“Like Groundhog Day with Swords”: Stories: The Path of Destinies Review
Stories: The Path of Destinies turned out to be a pleasant surprise. Released earlier this year, the game was well-received, if not enormously popular. With the big releases of the year behind us, Sony decided to include this game in the December PlayStation Plus lineup, and I frankly only booted the game up because I had nothing better to do. Shockingly, in spite of its generic title, Stories: The Path of Destinies is actually a fun and unique game that has an intriguing central hook and solid gameplay.
The game follows the adventures of Reynardo, an anthropomorphic fox with a passion for swashbuckling adventure. Shortly after the game begins, Reynardo comes into the possession of a magical book of unknown purpose. A time skip ensues, and the player guides Reynardo through a series of choices and roughly an hour of isometric hacking and slashing in the name of freeing a relatively standard fantasy world from the rule of an evil tyrant.
And then, Reynardo dies. But not really.
The aforementioned book allows Reynardo to start again, this time making decisions informed by information he learned on his previous attempt. This mechanic is in service of learning the “four truths” that can guide players to the true ending of the game, the one in which Reynardo does not meet a grisly fate and things work out more or less alright. Items and XP carry over between runs, so essentially Stories: The Path of Destinies has the most expansive new game plus mode you have ever seen.
While this cycle is certainly a novel concept, it can become quite repetitive in practice. Playing through the game the minimum of five times to achieve the true ending takes about six hours, and feels satisfying enough. Environments are revisited throughout, but the story and dialogue are altered in interesting ways that keep the experience fresh. Seeing all 25 (yes, 25!) endings, however, begins to seem meaningless unless you are a perfectionist who absolutely needs to complete 100% of the game.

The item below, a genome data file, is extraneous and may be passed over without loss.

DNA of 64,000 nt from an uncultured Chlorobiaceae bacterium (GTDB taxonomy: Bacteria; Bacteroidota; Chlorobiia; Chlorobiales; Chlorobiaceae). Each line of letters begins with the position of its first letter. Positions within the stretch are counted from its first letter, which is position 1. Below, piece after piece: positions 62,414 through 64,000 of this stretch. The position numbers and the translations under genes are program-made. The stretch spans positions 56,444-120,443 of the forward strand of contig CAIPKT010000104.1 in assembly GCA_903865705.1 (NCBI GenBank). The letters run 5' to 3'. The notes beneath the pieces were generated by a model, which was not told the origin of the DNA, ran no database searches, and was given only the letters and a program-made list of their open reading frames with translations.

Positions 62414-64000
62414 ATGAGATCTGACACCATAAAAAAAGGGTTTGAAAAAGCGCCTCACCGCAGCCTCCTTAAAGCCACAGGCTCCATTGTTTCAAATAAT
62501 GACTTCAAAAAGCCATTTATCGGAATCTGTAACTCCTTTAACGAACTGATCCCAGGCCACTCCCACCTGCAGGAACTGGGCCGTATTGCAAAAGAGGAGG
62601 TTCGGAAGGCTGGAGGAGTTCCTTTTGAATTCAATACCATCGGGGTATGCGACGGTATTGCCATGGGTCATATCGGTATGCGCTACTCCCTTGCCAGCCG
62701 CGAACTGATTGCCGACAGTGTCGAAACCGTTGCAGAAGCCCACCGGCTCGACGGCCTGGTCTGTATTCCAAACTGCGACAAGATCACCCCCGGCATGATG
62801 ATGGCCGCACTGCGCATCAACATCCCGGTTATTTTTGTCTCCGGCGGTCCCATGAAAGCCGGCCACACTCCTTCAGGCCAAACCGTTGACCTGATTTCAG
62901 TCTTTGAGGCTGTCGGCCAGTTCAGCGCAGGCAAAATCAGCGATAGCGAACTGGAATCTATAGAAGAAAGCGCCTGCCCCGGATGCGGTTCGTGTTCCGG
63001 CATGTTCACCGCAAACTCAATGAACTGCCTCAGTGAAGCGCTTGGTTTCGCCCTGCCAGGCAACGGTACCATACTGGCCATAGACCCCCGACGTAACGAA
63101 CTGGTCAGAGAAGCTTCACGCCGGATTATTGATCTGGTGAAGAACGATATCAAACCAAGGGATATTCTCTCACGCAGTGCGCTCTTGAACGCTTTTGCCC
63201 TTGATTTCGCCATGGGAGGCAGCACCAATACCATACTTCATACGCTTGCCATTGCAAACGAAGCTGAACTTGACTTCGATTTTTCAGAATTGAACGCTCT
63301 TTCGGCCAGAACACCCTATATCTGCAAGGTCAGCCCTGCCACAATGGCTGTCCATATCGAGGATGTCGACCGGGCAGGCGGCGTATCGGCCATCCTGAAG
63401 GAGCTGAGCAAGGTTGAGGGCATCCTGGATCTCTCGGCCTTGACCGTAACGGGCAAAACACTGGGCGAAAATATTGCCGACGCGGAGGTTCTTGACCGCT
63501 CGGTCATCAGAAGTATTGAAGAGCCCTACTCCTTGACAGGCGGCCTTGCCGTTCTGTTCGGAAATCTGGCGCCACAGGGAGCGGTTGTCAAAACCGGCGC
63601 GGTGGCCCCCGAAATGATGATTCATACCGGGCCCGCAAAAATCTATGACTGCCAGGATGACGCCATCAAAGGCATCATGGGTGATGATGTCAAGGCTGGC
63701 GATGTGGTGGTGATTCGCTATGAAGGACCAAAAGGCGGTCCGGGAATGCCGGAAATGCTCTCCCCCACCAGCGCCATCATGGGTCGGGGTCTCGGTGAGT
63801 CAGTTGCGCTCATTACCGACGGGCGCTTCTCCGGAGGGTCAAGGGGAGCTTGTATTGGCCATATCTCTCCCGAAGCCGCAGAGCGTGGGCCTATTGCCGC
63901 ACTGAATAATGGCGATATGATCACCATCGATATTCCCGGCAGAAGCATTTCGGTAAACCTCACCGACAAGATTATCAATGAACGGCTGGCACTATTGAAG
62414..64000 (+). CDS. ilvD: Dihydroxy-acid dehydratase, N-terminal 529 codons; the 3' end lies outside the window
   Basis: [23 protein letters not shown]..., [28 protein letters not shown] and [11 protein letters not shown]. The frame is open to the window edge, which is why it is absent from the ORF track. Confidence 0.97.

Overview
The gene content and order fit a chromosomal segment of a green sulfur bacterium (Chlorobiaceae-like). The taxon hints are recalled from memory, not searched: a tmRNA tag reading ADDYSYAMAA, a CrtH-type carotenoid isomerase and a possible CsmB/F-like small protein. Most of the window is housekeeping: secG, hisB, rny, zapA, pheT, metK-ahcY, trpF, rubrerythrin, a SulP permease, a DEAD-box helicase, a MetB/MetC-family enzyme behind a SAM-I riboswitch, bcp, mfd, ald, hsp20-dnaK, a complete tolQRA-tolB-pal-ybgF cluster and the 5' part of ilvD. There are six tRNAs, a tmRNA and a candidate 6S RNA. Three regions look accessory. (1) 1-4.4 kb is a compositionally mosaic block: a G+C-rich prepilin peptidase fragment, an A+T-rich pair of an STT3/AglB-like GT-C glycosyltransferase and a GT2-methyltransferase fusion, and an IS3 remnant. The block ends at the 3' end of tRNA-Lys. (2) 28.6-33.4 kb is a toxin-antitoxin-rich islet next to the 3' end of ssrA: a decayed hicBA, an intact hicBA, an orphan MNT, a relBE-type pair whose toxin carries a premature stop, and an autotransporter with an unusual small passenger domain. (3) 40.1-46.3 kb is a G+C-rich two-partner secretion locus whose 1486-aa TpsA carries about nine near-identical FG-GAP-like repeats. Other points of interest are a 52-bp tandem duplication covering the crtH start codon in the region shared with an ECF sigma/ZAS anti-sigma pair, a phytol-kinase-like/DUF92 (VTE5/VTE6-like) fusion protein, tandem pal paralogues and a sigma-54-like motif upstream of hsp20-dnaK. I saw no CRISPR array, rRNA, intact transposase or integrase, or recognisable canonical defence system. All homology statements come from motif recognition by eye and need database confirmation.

While repetition may be a theme of the story, it, unfortunately, creeps into the gameplay after a while, as well. Combat is straightforward and fun, consisting of basic attacks and parries, and the game is only partial to slight framerate drops during large battles. After four or five runs, however, Reynardo is almost laughably overpowered, and the player is given ways to circumvent certain enemies’ unique defenses, causing combat to devolve into nothing more than mashing the single attack button repeatedly. Loot drops in chests give the player special gems to buff their stats and materials to craft more swords with (which can be used to unlock optional side paths), but these additions only save the game from repetition for so long.
The one aspect of the game that never grows repetitive is the visuals. The game has some fantastic art direction, even if the graphics are decidedly good, but not great. A lush jungle, an ancient tomb, and a crystalline void may lose their impact the more times a player charges through them, but their colorful and inventive designs are always pleasant to look at.
Stories: The Path of Destinies is the rare good game that I actually wanted less of. Playing through the game enough times in order to reach the true ending is probably the best way to enjoy this tale, as subsequent run-throughs feel like artificial bloat. However, the combat is solid, the writing is occasionally hilarious, and the art direction is simple but worth seeing. Stories: The Path of Destinies can be too much of a good thing, depending on how dedicated you are to seeing every single ending to Reynardo’s journey, but it is a trip worth taking at least a few times.